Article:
Mercedes-Benz becomes world’s first car maker to X-ray crash test – ET Auto

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Together with the Fraunhofer-Institute for High-Speed Dynamics, the EMI in Freiburg, Mercedes-Benz has now carried out the world’s first X-ray crash with a real car.

New Delhi: The technical sensation began with a very loud bang. At 60 km/h, a device with a crash barrier rams into the orange C-Class saloon and hits it full on the side. Crash tests are always something special – even for the experts. But the really spectacular part of this side impact test is located in a frame on the hall ceiling above the vehicle: A linear accelerator serves as an X-ray camera.

Together with the Fraunhofer-Institute for High-Speed Dynamics, the EMI (Ernst Mach Institute) in Freiburg, Mercedes-Benz has now carried out the world’s first X-ray crash with a real car. On board was one SID II dummy on the left-hand side facing the impact. This is a test specimen with a female anatomy, specially designed for side impact tests.

This technology demonstration (proof of concept) at the EMI research crash facility in Freiburg has shown that high-speed X-ray technology can be used to visualise highly dynamic internal deformation processes. Previously invisible deformations and their exact processes thus become transparent. The numerous, high-resolution images allow precise analysis.

“The Mercedes-Benz X-ray crash sets a milestone in the development tools of the future. With a direct view into the hidden interior, it can help to draw important conclusions for the further improvement of vehicle safety. Mercedes-Benz thus confirms its role as a safety pioneer in automotive engineering,”
Markus Schäfer, Member of the Board of Management of Mercedes-Benz Group AG, Chief Technology Officer, said.

“The successful X-ray crash provides us with valuable insights to further optimize our technology for capturing previously inaccessible information. Fraunhofer EMI is thus consistently pursuing its strategy of using high-speed X-ray imaging to make dynamic processes visible,”. Malte Kurfiß, Head of Crash Test Centre, Fraunhofer EMI, said.

“The world’s first X-ray crash shows that X-ray technology can provide revealing new insights. We learn what happens inside a vehicle and to the dummies during an accident. The X-ray images also offer the opportunity to further improve the model quality of the digital prototypes,” Prof. Dr Paul Dick, Director of Vehicle Safety, Mercedes-Benz AG, said.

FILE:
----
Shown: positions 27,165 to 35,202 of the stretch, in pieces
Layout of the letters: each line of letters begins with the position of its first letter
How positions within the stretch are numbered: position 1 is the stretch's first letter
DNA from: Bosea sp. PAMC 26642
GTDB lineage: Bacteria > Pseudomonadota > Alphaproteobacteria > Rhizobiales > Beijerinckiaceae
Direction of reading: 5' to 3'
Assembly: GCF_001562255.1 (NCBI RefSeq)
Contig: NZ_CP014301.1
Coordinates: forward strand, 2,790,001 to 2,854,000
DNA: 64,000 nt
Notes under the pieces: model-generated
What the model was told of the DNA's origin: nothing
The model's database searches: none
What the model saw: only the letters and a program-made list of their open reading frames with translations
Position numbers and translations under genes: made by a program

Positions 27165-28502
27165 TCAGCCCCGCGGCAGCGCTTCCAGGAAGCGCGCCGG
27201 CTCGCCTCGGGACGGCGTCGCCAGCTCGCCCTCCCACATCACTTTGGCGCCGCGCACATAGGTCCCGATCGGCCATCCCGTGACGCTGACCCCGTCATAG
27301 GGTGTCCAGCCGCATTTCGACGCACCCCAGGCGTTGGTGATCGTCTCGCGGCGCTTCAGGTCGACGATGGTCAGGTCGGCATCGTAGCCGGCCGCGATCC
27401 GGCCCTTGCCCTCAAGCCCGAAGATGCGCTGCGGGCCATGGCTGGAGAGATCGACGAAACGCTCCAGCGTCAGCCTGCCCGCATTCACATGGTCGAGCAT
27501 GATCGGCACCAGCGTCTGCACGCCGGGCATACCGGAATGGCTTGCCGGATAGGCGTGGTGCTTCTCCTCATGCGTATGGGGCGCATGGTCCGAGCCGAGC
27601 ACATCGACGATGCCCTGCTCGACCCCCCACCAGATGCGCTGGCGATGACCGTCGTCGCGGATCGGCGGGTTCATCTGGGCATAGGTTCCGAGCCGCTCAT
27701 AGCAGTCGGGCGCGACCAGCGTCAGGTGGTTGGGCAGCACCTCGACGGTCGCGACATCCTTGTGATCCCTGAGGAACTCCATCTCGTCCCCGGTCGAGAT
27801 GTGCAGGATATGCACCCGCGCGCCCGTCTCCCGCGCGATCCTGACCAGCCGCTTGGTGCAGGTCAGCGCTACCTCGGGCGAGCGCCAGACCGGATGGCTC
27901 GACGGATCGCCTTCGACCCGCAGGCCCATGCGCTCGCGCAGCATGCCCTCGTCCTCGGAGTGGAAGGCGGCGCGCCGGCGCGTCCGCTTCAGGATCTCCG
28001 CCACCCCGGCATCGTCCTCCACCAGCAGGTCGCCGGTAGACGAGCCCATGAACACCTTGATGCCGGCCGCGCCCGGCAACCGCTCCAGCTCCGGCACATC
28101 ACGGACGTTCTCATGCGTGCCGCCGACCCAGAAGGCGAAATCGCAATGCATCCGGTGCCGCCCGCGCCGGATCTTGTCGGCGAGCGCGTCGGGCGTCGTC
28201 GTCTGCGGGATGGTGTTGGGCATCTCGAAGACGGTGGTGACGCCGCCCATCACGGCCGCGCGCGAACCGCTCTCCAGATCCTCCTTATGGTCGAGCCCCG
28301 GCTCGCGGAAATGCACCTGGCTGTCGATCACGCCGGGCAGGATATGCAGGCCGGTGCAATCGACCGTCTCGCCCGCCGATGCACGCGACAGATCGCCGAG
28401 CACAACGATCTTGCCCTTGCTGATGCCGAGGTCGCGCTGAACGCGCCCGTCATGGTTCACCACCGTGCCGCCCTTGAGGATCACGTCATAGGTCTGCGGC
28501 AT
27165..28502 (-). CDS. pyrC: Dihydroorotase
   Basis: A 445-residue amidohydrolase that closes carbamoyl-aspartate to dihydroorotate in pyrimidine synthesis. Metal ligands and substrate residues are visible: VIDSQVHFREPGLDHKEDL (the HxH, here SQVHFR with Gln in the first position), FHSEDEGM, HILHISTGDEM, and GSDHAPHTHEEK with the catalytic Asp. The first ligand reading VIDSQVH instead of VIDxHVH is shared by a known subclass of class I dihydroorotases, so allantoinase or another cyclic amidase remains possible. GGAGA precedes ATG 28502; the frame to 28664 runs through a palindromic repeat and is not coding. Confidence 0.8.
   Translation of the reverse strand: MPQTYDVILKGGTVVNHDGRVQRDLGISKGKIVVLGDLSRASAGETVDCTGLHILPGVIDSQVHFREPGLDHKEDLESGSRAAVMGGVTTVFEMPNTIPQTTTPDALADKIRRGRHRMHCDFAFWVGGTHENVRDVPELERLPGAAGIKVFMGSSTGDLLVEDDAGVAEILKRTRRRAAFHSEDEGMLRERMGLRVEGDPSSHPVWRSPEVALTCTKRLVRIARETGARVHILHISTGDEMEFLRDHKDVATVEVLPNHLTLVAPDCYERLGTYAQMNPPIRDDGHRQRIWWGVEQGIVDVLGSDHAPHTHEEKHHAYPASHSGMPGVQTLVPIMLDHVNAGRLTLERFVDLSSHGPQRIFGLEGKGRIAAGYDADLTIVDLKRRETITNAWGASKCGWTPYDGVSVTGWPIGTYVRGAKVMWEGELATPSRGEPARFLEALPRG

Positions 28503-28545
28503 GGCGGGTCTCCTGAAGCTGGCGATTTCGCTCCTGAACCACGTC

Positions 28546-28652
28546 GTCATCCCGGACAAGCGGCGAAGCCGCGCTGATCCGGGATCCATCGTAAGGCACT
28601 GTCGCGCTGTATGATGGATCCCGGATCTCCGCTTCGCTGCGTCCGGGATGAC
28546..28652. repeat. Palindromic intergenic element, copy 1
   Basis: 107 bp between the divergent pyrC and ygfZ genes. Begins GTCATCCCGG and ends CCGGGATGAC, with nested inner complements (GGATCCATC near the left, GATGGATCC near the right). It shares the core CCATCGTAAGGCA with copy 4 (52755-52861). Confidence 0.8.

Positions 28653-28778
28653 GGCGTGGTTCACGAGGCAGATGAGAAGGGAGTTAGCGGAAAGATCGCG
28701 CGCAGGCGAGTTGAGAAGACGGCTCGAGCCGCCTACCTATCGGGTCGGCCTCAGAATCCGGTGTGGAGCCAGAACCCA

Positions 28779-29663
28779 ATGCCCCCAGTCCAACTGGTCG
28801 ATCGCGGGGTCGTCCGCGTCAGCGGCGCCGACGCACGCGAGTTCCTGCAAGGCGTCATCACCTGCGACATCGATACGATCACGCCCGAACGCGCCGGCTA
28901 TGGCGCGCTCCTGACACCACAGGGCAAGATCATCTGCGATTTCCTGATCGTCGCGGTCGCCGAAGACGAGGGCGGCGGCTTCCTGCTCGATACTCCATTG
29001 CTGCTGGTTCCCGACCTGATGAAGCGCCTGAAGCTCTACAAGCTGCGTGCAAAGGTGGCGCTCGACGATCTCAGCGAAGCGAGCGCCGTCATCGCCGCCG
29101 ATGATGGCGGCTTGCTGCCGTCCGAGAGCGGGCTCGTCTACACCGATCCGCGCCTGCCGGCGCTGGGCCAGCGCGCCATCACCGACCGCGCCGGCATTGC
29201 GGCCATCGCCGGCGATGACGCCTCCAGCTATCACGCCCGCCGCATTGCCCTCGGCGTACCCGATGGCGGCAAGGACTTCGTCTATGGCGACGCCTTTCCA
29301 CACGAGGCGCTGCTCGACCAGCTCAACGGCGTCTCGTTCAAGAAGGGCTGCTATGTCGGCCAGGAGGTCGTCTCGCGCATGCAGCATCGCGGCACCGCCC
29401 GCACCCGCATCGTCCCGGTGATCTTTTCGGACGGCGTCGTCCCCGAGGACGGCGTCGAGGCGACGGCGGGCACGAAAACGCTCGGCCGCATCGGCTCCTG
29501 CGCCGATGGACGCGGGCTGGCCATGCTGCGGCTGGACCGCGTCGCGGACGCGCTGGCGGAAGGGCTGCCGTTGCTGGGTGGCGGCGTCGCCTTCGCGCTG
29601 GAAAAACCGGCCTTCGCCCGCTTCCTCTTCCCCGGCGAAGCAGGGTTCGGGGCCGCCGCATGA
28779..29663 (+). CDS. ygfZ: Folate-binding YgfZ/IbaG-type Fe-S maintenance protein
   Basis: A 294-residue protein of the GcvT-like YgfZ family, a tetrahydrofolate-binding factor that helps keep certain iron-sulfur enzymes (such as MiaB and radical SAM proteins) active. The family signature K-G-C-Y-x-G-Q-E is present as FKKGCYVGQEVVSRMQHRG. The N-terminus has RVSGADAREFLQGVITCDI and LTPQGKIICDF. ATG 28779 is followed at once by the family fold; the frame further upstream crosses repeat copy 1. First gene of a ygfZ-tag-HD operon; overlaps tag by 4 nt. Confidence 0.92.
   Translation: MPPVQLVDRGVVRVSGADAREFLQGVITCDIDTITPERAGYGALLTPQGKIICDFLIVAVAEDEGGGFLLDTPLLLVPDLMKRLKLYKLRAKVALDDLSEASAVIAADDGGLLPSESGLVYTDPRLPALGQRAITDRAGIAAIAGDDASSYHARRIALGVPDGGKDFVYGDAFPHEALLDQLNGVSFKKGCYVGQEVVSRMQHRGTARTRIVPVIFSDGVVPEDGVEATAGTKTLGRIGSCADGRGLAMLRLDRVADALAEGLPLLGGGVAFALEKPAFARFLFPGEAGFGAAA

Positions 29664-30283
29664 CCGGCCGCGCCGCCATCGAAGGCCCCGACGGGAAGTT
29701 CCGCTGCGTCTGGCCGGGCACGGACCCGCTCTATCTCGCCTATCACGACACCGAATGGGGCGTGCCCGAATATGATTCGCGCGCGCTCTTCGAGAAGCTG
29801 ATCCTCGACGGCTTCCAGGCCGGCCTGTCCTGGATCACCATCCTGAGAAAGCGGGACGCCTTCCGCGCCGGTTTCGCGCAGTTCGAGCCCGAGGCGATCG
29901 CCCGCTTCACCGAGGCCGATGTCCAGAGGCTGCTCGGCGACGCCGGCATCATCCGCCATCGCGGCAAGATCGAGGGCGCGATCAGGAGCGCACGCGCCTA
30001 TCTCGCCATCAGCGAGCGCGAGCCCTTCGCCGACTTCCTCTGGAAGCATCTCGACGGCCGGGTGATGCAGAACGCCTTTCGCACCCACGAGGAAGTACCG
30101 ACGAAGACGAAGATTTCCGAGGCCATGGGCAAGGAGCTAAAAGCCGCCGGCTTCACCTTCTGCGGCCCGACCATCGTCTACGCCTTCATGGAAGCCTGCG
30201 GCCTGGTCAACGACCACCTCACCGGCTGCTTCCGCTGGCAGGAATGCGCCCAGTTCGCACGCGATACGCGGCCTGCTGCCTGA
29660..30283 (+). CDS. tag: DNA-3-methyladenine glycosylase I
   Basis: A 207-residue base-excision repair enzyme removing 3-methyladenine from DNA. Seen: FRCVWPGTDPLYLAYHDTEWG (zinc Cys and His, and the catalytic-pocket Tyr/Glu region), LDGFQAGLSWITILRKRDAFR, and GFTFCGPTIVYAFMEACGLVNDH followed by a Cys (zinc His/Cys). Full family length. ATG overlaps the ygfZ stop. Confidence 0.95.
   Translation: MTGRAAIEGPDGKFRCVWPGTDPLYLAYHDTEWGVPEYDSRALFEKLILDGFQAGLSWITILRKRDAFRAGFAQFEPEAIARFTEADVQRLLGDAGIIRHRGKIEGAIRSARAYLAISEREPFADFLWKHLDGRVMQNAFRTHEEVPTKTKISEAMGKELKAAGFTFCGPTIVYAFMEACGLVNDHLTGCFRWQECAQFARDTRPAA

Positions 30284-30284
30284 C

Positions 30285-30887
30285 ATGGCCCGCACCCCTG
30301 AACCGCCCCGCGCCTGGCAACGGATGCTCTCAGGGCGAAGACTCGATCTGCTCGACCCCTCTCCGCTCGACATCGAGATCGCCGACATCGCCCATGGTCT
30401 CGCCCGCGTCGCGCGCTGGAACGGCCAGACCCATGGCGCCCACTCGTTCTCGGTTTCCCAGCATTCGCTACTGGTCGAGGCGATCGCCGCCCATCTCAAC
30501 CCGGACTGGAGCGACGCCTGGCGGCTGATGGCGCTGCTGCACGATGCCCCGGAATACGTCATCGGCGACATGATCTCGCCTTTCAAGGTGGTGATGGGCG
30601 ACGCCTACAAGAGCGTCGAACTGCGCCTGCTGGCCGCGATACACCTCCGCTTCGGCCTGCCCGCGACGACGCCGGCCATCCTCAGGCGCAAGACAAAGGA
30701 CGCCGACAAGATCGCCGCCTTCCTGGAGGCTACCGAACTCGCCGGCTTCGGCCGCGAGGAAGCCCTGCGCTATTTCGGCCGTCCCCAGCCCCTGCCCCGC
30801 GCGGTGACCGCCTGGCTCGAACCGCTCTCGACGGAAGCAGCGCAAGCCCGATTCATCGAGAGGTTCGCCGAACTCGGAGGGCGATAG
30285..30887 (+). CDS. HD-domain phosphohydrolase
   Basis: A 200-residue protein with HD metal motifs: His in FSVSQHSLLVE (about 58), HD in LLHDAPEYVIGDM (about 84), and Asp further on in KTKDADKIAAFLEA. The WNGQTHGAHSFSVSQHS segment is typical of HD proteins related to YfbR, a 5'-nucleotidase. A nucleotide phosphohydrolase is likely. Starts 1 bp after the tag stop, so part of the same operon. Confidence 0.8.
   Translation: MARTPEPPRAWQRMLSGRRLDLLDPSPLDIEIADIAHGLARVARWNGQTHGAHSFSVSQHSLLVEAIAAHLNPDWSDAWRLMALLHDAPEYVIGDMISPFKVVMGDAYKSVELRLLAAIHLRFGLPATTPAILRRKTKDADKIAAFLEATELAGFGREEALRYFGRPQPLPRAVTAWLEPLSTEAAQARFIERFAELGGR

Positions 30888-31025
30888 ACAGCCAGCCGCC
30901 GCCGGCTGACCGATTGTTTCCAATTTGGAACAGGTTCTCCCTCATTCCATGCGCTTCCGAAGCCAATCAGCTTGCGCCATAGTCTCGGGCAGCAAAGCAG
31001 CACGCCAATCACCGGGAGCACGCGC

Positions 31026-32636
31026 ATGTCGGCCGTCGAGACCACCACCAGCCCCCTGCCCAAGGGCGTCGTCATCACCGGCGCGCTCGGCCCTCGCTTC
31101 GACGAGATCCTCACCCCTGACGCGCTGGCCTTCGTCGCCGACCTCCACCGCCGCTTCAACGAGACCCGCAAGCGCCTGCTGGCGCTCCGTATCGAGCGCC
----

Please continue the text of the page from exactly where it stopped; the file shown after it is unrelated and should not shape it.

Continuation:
Ultrashort X-ray technology: up to 1,000 images per second. For several years, the Mercedes-Benz vehicle safety division has been researching the use of X-ray technology in crash tests together with colleagues from EMI. The decisive factor for the breakthrough was the use of a linear accelerator with 1 kHz technology as the radiation source.

The device is far more powerful than the X-ray flashes previously used in trials: The photon energy of the linear accelerator is up to nine megaelectron volts. This allows all materials commonly used in vehicle construction to be screened. The duration of the X-ray pulse is only a few microseconds.

This makes it possible to record deformation processes in the crash test without motion blur. The linear accelerator also generates a continuous stream of these X-ray pulses. This means that up to 1,000 images per second are possible. That is about 1,000 times as many as with conventional X-ray procedures.

During the crash test, the beams shine through the bodywork and any dummies from above. A flat detector is located under the test vehicle. It serves as a digital image receiver in the X-ray system: When the radiation hits the detector, an electrical signal is generated.

The intensity of this depends on how strongly the radiation was previously absorbed by the vehicle and dummy structure. This influences the grey value that is later visible – similar to the X-ray inspection of luggage at the airport or images of this kind taken by a doctor.

In the milliseconds of the actual impact time, the X-ray system shoots around 100 still images. Combined into a video, they provide highly exciting insights into what happens inside safety-relevant components and in the dummy’s body during a crash. In this way, it is possible to observe in detail how the thorax of the dummy is pressed in or how a component is deformed. The important part on the way from research to industrial application is the fact that the X-ray crash does not affect any other analysis tools. Even the interior cameras in the crash test vehicle record without any disturbance.

The EMI experts drew up a comprehensive radiation protection concept for the X-ray crash. Dosimeters are used as monitors to ensure that employees are not exposed to radiation. The government authority has approved the operation of the plant in accordance with legal requirements. The elaborate physical protection measures include an additional 40-centimetre-thick concrete wall around the building and a protection door weighing around 45 tonnes.

  • Published On Mar 13, 2024 at 02:32 PM IST

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